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Clare Robson is a senior area manager at The Co-operative Childcare, with more than 16 years experience working in the childcare sector.
However during her childhood she lived and breathed ice-skating in the hope that one day she would become an ice-skating star. Sadly her local ice rink closed and the travelling became too much and she was forced to have a rethink.
She explained to daynurseries.co.uk why she chose to pursue a career in childcare after her ice-skating dreams came to a sudden halt.
How did you end up pursuing a career in childcare?
I started ice skating at the age of 10 and when I left school I took part in a Youth Training Scheme (YTS). When my training finished, I thought a career in childcare might be for me, and I decided to enrol at college to complete a crèche worker course, complete with qualifications in British sign language and deaf awareness.
While I was at college studying childcare, I used to get paid for ice skating alongside my studies. So I was training every day and judging until I was in my early 20s when my local ice rink was closed down. Unfortunately, the travelling was becoming too much alongside my day job so I had to stop training and judging as I wanted to pursue my career in childcare.
This led to my first role as a crèche worker in 1999, but I was unfortunately made redundant three years later. By then, I knew that childcare was definitely what I wanted to do.
How did you go about getting back into childcare after redundancy?
I found a way back in when I was appointed deputy manager for a private nursery in Gosforth, Newcastle.
This gave me a lot of experience in leadership, and when I was head-hunted to set up a new nursery for a community-based company in Sunderland, I really enjoyed the challenge of setting up all the policies and procedures, the equipment, the layout of the environment and the recruitment from scratch.
When I took charge of the nursery, I was keen to improve the quality of the care we offered, and this led to us becoming the first nursery in Newcastle to gain the Investors in Children accreditation. That was an achievement I was really proud of, and it played a big part in my promotion to senior nursery manager. This meant a lot more responsibility and meant I had a bigger role in supporting other nurseries.
The takeover of the nursery by The Co-operative Childcare in 2012 meant that I had a big role to play in supporting the transitional process. Again, I enjoyed the challenge of being involved in the management and planning side of things, so I was pleased to be promoted to my current role of area manager in September 2013.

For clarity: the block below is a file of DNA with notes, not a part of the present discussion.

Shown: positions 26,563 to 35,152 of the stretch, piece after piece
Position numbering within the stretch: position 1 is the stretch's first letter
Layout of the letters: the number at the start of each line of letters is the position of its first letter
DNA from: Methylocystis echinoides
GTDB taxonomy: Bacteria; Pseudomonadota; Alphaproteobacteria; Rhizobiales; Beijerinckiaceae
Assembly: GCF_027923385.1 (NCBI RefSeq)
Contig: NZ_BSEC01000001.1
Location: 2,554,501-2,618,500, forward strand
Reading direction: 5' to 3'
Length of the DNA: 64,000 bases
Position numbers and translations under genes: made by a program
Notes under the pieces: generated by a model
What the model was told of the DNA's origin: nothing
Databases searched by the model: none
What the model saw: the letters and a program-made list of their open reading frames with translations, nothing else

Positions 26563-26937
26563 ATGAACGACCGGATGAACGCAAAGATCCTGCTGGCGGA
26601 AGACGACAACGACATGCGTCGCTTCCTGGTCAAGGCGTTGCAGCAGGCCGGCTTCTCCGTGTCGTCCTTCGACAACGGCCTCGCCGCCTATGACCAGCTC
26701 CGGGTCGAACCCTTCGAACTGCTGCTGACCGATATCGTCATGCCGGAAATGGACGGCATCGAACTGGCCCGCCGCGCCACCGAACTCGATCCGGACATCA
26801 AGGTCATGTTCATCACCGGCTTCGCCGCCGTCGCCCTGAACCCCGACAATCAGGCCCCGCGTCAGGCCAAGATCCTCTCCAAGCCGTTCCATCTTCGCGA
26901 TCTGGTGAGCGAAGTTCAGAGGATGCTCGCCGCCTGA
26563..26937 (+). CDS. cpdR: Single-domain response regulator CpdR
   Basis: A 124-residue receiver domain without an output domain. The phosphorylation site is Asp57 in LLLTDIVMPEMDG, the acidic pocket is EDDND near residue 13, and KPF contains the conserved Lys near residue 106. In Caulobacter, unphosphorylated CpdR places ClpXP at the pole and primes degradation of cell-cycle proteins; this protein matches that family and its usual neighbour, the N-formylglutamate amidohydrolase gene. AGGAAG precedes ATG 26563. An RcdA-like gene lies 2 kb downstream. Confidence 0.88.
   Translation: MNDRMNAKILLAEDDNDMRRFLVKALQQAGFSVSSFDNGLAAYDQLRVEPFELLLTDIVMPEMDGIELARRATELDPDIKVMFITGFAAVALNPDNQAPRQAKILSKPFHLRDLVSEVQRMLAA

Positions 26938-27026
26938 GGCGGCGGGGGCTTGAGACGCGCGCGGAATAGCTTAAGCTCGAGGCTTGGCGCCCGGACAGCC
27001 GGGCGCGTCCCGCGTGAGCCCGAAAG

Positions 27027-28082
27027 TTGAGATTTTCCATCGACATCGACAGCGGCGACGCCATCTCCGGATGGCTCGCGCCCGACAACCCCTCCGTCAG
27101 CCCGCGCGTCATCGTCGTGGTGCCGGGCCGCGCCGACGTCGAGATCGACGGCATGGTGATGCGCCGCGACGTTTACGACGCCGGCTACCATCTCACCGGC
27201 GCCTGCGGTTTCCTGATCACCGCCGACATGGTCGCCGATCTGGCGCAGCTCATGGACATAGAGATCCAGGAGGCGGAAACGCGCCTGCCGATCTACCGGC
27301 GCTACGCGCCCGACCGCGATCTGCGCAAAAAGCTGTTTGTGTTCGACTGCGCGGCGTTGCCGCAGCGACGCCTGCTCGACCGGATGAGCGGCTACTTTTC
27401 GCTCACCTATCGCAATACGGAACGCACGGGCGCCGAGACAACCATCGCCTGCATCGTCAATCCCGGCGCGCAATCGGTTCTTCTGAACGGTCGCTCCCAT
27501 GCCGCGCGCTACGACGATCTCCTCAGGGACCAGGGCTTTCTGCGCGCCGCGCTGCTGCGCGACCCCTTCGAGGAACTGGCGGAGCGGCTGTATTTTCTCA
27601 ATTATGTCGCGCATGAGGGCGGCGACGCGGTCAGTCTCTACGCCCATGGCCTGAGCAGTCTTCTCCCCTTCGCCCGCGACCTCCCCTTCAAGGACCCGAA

What does your role require you to do?
There are five nurseries which report directly to me, including three in Newcastle, one in Manchester and another in Leeds and I also support other area managers, so I travel around the country.
My role varies on a day-to-day basis and could involve me visiting settings, doing an audit, attending meetings, training, attending conferences.
It’s a really varied role, which means that I’m supporting the Sunrise group of nurseries, working on the Connect Implementation team and delivering presentations at conferences.
I was co-chair of the Ofsted Big Conversation and I am chair of the NDNA North East branch, which gives me a chance to build relationships with the authorities and to be seen as the childcare provider of their choice for any new potential nurseries, so it’s a real variety and every day is different.
I have the Early Years Professional Status, a BA in Early Childhood Studies and a Foundation Degree in Early Years Care and Education. I also have qualifications in British Sign Language (BSL) and have completed deaf awareness training but don’t get to use my BSL training a lot now. I used to use it a lot more when I was working in the nursery to communicate with children and parents with hearing impairments.
What do you enjoy most and least about your role?
I love the variety of things I get to do as part of the job and helping others and advising them and seeing them achieve their goals at the end, and every day is really different so there is no chance to get bored. I tend to visit my areas at least once a month but I support a variety of different settings so travel a lot.
I love my job and although I really enjoyed being a nursery manager, I was ready for a new challenge.
What do you find is the most challenging thing about working in the sector?
There are always lots of changes in legislation and requirements in the early years, both from the Government and Ofsted.
For instance, when you’ve got all of your staff trained to meet the current requirements and you think you’re in a good position things change again. It can be quite frustrating not knowing what the Government wants or what they’re going to do about the 30-hours entitlement and the hourly rate as it's all still undecided, it is hard to plan for the future.
What advice would you give to someone looking to pursue a career in childcare?
Being an all-rounder is important, you need good communication skills, you need to be solution-focused and have good common sense to be able to analyse a situation and advise on the best solution.
It’s really rewarding and though it is hard work, it's so rewarding seeing both children and families thrive and you can work with some really great people as well.
It’s great to see happy and engaged children interacting with each other. I work with some really lovely people and it’s so rewarding to see them do well and achieve.
I really enjoy what I’m doing, you get the chance to learn something new all the time and there are plenty of new experiences coming your way.
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